If the strapping configuration is invalid, instead, a line like this will be emitted: [0.006244 Invalid strap pins! Default properties = 0x46]

Pulse width too short for SoC

cr50 sends pulses on the interrupt line that are ~2.6us in length. SoCs should be careful to manage clock gating registers to ensure that pulses that short may be detected, otherwise TPM communication may fail.

Chrome OS Installation Troubleshoot Guide


This document describes the process to restore your device when the device no lo nger boots or is stuck at the recovery screen. The general problem is usually a key mismatch between OS and firmware. There are three main types of keys: MP, pre-MP and Dev (test). Special care is needed with key changes. Here is a table on when you need special care and when it is a simple upgrade.


Your device must be in working order in order to switch OS with a different key. Once you are stuck at the recovery screen you will need to perform extra steps to restore the device to working order.

Use Dev image as bridge

The fool-proof method is to install a dev sign OS and firmware before switching to the new OS. Here are the high level steps:

  • Install dev image
  • Remove hardware and software write protect
  • In VT2, run chromeos-firmwareupdate --mode=factory to update dev signed firmware on device
  • Recovery boot via esc + refresh + power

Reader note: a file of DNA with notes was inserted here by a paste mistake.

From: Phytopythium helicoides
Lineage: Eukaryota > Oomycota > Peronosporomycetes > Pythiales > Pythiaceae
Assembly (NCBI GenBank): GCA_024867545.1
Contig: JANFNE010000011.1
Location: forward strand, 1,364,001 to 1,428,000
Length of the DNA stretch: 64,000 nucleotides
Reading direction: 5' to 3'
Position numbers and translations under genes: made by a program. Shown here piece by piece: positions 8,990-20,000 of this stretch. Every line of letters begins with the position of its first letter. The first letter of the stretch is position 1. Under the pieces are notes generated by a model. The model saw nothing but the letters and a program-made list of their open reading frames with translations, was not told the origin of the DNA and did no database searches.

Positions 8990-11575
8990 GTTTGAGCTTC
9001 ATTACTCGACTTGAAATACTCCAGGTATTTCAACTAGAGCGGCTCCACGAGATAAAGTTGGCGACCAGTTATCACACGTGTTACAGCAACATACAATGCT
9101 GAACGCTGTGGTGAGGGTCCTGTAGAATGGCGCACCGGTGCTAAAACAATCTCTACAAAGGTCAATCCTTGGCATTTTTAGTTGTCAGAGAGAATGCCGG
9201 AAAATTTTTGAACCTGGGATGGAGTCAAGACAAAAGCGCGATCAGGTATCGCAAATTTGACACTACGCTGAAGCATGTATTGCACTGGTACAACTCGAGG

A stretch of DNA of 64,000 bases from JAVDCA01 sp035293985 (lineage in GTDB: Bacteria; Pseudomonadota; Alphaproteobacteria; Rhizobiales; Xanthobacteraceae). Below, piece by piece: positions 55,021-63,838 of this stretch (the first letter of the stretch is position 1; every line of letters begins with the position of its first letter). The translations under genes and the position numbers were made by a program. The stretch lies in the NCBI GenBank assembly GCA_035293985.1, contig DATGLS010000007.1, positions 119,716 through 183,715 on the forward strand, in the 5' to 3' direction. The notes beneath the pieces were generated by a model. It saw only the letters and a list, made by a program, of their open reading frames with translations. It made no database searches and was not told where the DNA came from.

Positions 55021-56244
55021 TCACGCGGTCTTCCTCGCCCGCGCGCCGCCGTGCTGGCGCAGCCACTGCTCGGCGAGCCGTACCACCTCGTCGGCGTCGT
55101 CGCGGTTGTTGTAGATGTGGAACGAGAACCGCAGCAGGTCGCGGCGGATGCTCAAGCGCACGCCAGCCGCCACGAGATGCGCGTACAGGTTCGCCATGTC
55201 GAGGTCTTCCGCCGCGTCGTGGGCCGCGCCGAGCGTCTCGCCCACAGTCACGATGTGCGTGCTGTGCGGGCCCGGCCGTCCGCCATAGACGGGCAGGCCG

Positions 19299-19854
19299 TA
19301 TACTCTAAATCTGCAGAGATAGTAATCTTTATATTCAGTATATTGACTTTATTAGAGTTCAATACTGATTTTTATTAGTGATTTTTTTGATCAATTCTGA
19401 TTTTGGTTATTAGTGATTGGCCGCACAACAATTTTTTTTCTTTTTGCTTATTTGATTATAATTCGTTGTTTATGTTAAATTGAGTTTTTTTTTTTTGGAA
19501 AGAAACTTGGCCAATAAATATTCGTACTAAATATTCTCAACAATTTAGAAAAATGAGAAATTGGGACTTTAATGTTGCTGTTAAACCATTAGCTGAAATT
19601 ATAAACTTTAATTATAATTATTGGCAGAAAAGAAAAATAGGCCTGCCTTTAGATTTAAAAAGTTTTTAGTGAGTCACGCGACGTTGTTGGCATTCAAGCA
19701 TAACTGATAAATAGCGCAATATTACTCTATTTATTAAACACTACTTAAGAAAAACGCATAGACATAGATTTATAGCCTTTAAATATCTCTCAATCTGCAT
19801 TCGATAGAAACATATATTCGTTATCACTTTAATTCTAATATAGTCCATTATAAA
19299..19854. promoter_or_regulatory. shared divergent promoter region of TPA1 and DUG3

• Insert recovery USB of your choice, the system should reboot and reset the firmware matching the USB stick.

Flow Chart

Starts from “DUT able to boot to CROS” and ends at “Reboot and done”


Step 1: Before you start

Determine the key of your DUT image

cat /etc/lsb-release and check the value of CHROMEOS_RELEASE_BOARD to determine your image key. For example, on swanky, CHROMEOS_RELEASE_BOARD is set to swankey-signed-mpkeys which indicates that the device has MP signed image on the system. You will need this information in order to determine which path to take below. If you don’t know there is a way to find out in Step 2.

Select migration path

There are 3 types of keys: MP, PreMP and Unsigned (aka test image). If your source image key and target image key is the same, you will have no issue. If the source and target is different you will need special care. It is rare that you will need to go from MP key to PreMP key, if you must, switch to dev image first.

Step 2: State of your device

The device is fully working

Fully working means you can boot to Chrome OS successfully. If your DUT can boot to Chrome OS, skip to section “Migrate your device” and follow the directions.

The device is stuck at recovery screen

You will need to restore your device to a working order before continue. You will need to reinstall the device with an OS signed with the same key type. Once you have done that, you can go to “Migrate your device” and follow the directions.

Device stuck at recovery screen and don’t know the original OS key type